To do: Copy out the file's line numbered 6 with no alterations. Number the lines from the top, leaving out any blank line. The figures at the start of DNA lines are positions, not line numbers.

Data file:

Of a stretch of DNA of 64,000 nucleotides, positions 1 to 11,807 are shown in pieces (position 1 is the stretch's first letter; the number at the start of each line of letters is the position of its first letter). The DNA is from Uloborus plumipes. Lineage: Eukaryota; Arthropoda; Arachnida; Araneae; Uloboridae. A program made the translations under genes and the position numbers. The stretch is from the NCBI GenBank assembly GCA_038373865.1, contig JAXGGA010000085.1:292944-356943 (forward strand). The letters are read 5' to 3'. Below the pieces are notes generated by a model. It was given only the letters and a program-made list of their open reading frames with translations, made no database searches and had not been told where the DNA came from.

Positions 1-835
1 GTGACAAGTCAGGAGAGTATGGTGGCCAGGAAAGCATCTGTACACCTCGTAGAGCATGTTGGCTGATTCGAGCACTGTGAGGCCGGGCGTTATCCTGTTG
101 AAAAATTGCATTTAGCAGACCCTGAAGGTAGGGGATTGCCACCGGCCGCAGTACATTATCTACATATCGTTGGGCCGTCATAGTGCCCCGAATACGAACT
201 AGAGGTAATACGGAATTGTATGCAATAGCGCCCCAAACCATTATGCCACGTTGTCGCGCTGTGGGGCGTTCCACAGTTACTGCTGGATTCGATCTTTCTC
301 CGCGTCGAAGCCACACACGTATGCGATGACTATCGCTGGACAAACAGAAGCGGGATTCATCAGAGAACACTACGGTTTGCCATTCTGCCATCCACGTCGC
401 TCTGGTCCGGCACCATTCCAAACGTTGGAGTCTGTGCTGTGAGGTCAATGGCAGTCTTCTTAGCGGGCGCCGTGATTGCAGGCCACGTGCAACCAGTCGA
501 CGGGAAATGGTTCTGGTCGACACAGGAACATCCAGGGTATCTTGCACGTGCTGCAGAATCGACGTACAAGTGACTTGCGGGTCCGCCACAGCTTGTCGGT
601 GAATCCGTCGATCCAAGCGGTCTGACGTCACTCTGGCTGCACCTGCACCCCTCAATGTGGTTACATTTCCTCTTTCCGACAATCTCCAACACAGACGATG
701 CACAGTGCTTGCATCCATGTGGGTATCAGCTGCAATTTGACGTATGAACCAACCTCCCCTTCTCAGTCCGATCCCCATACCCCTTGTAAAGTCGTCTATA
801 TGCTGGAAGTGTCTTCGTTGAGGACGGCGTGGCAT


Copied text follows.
301 CGCGTCGAAGCCACACACGTATGCGATGACTATCGCTGGACAAACAGAAGCGGGATTCATCAGAGAACACTACGGTTTGCCATTCTGCCATCCACGTCGC